Introduction: Severe acute respiratory syndrome coronavirus 2 (SARS-CoV-2) serological tests have been suggested as an additional diagnostic tool in highly suspected cases with a negative molecular test and determination of seroprevalence in population. We compared the diagnostic performance of eight commercial serological assays for IgA, IgM, and IgG antibodies to the SARS-CoV-2 virus.
Materials and methods: The comparison study was performed on a total of 76 serum samples: 30 SARS-CoV-2 polymerase chain reaction (PCR)-negative and 46 SARS-CoV-2 PCR-positive patients with asymptomatic to severe disease and symptoms duration from 3-30 days. The study included: three rapid lateral flow immunochromatographic assays (LFIC), two enzyme-linked immunosorbent assays (ELISA), and three chemiluminescence immunoassays (CLIA).
Results: Agreement between IgM assays were minimal to moderate (kappa 0.26 to 0.63) and for IgG moderate to excellent (kappa 0.72 to 0.92). Sensitivities improved with > 10 days of symptoms and were: 30% to 89% for IgM; 89% to 100% for IgG; 96% for IgA; 100% for IgA/IgM combination; 96% for total antibodies. Overall specificities were: 90% to 100% for IgM; 85% to 100% for IgG; 90% for IgA; 70% for IgA/IgM combination; 100% for total antibodies. Diagnostic accuracy for IgG ELISA and CIA assays were excellent (AUC ≥ 0.90), without significant difference. IgA showed significantly better diagnostic accuracy than IgM (P < 0.001).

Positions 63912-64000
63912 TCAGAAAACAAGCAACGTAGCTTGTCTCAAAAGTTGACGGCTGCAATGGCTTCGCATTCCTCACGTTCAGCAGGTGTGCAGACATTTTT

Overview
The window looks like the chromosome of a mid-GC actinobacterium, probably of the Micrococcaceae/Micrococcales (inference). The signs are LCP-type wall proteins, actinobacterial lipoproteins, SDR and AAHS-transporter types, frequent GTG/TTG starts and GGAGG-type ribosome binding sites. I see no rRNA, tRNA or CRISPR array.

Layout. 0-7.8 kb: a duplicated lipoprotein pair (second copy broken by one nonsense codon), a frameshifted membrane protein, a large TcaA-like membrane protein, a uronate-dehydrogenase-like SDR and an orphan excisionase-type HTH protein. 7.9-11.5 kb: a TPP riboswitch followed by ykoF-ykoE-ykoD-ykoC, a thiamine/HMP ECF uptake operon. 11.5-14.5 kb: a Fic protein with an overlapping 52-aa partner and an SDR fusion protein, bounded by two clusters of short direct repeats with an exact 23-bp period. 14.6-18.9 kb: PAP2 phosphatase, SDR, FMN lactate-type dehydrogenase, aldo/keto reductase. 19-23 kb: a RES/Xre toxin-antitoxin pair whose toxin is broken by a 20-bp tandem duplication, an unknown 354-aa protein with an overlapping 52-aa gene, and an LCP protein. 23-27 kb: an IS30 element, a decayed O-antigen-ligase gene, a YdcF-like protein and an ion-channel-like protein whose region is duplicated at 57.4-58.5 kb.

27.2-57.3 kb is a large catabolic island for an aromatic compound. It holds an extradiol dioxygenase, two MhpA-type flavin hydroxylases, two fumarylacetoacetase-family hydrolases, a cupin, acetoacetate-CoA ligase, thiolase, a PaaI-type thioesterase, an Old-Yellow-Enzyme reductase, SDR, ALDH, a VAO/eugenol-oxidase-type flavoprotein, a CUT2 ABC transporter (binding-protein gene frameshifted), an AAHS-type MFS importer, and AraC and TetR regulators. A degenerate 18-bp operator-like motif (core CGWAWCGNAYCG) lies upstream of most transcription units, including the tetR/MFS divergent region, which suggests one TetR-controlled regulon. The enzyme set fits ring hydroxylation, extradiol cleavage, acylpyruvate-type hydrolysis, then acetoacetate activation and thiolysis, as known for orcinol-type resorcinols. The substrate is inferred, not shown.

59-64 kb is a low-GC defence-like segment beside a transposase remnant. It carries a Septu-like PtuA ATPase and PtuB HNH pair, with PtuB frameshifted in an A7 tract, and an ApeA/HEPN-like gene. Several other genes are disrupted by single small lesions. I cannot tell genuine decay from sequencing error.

Conclusion: There is high variability between IgM assays independently of the assay format, while IgG assays showed moderate to perfect agreement. The appropriate time for testing is crucial for the proper immunity investigation.
Keywords: SARS-CoV-2; sensitivity; serological test; specificity.
Croatian Society of Medical Biochemistry and Laboratory Medicine.